I have tried for years to get the American Diabetes Association to allow me to help them rewrite their “Life Insurance Information” page on their website. I will put this as bluntly as it needs to be. The ADA doesn’t have a clue about what it takes to get type 1 diabetes life insurance or type 2 diabetes life insurance. To make matters worse, in spite of their claim to advocacy, they really don’t care if they get accurate information out.
Adults with diabetes are no different from the average spouse or parent. They have a need for life insurance to protect their family. The difference is that unless they happen upon the right agent who knows something about diabetes and knows how to successfully get approvals for those with diabetes, they’re sunk. Most of my clients who have diabetes came to me after being declined or approved at a rate that was truly absurd.
The ADA has one page on their website devoted to this subject. It hasn’t changed in years, and certainly not since the last time I wrote a post about it. That was in early 2009. I’ve been jousting with them about this for many years before that. At one point they refused to allow me to comment on their forum with helpful hints on how to find life insurance.
We are almost to 2011 and the ADA still has the same information about life insurance on their website that they had in 1995. It starts out with the most ridiculous statements imaginable concerning diabetes life insurance, “Once a person is diagnosed with diabetes, life insurance policies sold within the United States can become unaffordable or unavailable. This is because life insurance policies are allowed by state and federal law to “rate” or charge a premium based upon an applicant’s health status. In addition, a plan can choose to not provide a policy based upon an applicant’s health status.” What the heck does that even mean? It kind of asserts that maybe there is something outside the US available. That’s really not the case! Federal law has absolutely nothing to say about how life insurance companies charge and state law doesn’t dictate anything about how a company rates or declines clients. The ADA has had the same word salad available for their followers for sixteen years now. And they “will not outsource a rewrite of the information”.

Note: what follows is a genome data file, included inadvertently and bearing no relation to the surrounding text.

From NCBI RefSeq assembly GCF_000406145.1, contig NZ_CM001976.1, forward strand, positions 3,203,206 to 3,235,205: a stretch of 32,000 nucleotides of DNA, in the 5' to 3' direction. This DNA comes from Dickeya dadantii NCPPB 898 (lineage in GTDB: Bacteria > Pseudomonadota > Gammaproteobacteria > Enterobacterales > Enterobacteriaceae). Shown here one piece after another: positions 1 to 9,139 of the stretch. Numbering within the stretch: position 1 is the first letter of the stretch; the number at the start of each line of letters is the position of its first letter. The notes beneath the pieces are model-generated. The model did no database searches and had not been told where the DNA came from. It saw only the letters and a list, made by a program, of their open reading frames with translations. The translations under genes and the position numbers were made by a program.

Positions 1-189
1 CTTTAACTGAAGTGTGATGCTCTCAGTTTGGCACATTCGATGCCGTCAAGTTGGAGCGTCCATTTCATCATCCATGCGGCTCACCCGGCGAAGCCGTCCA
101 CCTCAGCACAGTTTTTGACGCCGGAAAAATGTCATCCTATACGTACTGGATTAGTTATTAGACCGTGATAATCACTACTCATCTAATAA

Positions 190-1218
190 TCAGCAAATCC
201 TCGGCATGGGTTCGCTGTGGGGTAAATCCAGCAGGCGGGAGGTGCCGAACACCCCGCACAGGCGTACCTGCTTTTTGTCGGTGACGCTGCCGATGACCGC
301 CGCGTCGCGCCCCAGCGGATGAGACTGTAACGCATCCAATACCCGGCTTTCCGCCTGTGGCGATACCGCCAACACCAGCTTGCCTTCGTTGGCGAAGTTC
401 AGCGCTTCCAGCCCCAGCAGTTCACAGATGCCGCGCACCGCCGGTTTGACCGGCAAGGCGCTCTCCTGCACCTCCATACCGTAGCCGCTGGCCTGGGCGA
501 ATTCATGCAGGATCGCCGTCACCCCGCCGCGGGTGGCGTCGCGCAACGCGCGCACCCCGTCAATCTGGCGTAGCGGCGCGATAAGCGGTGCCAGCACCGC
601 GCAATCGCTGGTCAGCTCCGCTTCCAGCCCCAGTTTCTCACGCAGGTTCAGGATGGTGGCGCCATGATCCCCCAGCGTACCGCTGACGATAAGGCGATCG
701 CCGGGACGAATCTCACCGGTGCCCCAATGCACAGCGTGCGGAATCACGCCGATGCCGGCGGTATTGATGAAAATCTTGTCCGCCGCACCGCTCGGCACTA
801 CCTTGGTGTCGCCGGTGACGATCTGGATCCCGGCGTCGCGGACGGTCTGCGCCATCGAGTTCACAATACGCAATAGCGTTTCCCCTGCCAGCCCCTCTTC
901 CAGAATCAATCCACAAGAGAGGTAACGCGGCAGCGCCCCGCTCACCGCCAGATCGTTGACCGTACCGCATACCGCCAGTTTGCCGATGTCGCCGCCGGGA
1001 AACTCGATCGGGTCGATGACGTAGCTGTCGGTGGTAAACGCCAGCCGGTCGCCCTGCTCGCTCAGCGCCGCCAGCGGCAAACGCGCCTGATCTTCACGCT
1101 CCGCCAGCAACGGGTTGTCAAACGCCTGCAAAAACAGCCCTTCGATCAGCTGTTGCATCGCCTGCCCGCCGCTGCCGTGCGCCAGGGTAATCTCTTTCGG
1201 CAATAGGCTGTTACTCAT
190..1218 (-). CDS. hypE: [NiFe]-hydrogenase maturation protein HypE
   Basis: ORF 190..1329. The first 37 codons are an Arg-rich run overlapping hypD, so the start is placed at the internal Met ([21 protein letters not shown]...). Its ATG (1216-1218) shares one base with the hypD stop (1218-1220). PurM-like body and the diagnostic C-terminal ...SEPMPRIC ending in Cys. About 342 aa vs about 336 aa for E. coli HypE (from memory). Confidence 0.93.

How about putting out something like the following criteria for finding the best rates if you have type 1 diabetes.
1. If adult onset, more than a year since diagnosis and A1c’s consistently below 7.
2. If juvenile onset, current age above 30 and A1c’s consistently below 7 (last 5 years).
3. No hospitalization for diabetic emergencies or diabetes related complications.
4. Compliance with doctor recommended testing, both at home and quarterly blood workups.
5. No onset of diabetes related complications.
Of you have type 2 diabetes.
1. Onset after age 50 (after 60 can bring preferred plus rates)
2. A1c’s consistently below 7.5
3. Compliance with treatment and followup with doctor
4. No other risk factors present such as obesity or heart disease.
5. No related complications such as peripheral neuropathy or diabetic retinopathy.
These are guidelines for the best rates available with diabetes. If you are outside of these guidelines it doesn’t mean you’re out of luck. It may or may not even mean higher rates.
Bottom line. There are fair and affordable diabetes life insurance rates available. Just don’t depend on the ADA to help you find them. They’re too busy raising money to keep the ADA going.